The Role of the Federal Government in Regulating Prices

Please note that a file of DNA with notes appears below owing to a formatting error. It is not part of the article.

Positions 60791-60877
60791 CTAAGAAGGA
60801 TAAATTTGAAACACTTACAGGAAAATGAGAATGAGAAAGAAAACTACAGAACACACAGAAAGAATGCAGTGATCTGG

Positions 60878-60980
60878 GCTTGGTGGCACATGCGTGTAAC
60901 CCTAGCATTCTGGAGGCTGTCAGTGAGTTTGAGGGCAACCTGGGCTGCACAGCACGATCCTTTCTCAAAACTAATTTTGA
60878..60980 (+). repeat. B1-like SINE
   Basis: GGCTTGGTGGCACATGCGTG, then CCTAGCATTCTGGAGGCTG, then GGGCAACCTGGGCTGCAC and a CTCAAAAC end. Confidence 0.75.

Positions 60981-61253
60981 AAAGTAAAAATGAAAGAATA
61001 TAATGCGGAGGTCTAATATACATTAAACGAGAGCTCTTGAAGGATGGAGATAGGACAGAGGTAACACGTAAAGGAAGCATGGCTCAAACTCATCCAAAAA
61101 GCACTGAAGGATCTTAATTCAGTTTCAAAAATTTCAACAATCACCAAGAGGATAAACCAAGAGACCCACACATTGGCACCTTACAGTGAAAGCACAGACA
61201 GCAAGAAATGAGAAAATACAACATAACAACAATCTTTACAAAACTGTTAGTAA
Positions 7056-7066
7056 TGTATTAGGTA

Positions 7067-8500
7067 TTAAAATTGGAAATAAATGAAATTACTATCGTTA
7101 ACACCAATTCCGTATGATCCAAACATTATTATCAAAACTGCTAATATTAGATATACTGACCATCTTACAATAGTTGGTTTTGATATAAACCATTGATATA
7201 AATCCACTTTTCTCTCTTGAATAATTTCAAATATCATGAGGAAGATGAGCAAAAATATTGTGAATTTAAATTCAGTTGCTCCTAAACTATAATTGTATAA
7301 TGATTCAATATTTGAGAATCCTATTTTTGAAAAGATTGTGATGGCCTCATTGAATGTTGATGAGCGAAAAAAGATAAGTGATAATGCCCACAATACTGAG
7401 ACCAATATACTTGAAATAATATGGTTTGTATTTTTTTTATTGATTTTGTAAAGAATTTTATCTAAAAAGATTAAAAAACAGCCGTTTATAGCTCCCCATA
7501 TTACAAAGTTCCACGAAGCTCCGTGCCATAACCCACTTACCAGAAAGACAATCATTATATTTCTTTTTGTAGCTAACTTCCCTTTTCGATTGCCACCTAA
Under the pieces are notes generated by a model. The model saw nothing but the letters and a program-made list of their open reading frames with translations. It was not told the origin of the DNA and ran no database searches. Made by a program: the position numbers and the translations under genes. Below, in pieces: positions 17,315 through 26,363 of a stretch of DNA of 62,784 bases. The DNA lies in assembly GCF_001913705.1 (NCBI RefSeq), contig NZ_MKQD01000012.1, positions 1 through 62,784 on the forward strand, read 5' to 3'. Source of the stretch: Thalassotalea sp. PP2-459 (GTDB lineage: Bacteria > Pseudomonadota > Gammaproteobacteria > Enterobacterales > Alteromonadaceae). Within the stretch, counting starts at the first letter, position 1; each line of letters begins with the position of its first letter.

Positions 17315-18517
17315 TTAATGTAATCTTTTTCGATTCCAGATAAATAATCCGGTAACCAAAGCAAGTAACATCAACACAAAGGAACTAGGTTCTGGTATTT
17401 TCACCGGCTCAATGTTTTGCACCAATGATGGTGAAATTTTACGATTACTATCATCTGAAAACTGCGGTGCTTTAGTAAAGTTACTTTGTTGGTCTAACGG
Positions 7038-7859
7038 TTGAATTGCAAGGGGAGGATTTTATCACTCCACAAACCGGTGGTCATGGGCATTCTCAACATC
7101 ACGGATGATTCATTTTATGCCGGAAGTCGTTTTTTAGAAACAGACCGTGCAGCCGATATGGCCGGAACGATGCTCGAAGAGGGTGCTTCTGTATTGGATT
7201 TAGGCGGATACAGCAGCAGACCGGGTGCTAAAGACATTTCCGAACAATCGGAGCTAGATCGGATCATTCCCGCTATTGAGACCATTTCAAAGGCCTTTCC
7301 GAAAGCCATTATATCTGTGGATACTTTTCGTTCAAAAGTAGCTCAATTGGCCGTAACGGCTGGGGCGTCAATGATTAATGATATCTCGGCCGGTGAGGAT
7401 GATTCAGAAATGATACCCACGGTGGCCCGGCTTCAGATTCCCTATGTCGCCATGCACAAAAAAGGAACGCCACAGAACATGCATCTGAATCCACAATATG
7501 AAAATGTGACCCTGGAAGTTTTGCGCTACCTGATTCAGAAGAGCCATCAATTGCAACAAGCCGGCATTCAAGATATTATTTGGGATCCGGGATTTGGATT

While individual states are responsible for passing and enforcing laws and regulations related to pricing, the federal government does provide a uniform set of rules that each state generally adopts. These rules are established by The National Conference on Weights and Measures (NCWM) which is required by law to work for “cooperation with the states in securing uniformity in weights and measures laws and methods of inspection.” States are not required to adopt these rules as law but they generally do as uniform standards are good for businesses and consumers. The NCWM was established as the result of passing the Fair Packaging and Labelling Act in 1967, one of its mandates being ‘…to facilitate value comparisons…of many household consumer commodities.‘ The regulations that the NCWM releases covers a lot of areas, unit pricing being just one. The regulations covering unit pricing (at least as of August 1, 2013) are right here for those really interested in this stuff (remember, states are not required to adopt these): http://www.nist.gov/pml/wmd/pubs/upload/section-IVc-13-h130-final.pdf The following link has a handy chart as of August 1, 2013 giving an overview of which states have adopted which standards. http://www.nist.gov/pml/wmd/pubs/upload/section-II-13-h130-final.pdf Before seeing this, I had no idea that some states required displaying unit pricing while others don’t. For example, Arkansas and Virginia have adopted the NCWM’s regulations on unit pricing. California and New York have unit price regulations but not fully based on the NCWM standards (they could have implemented the NCWM’s standards but they just don’t adopt updates each year for example). Louisiana and Missouri have not adopted the NCWM’s standards but do follow the NWCM standard as a guideline (meaning they have their own regulations). Several states do not follow the NCWM’s standards at all including Texas and Colorado. This last bit is interesting as I have lived in both states and seen unit pricing displayed on the shelves. It seems in several cases even when there is no regulation in place, retailers do voluntarily display this information ‘for the consumer’s benefit’ Color me suspicious but the cynic in me says its a way to head-off regulations that could be far more burdensome. Also, following uniform practices even when not required is probably easier on those retailers that operate in multiple states. Whatever the reason, transparency is a good thing. The NCMW actually gives the retailer a few different options on how to display the unit price. That little number on the tag on the shelf is just one of the options. It is probably the most cost-effective option from the retailers point of view since that is the only way I ever see it. For example, the retailer has the option to post the unit price directly on the product itself – that must get expensive in printing costs and labor to have to tag every single product.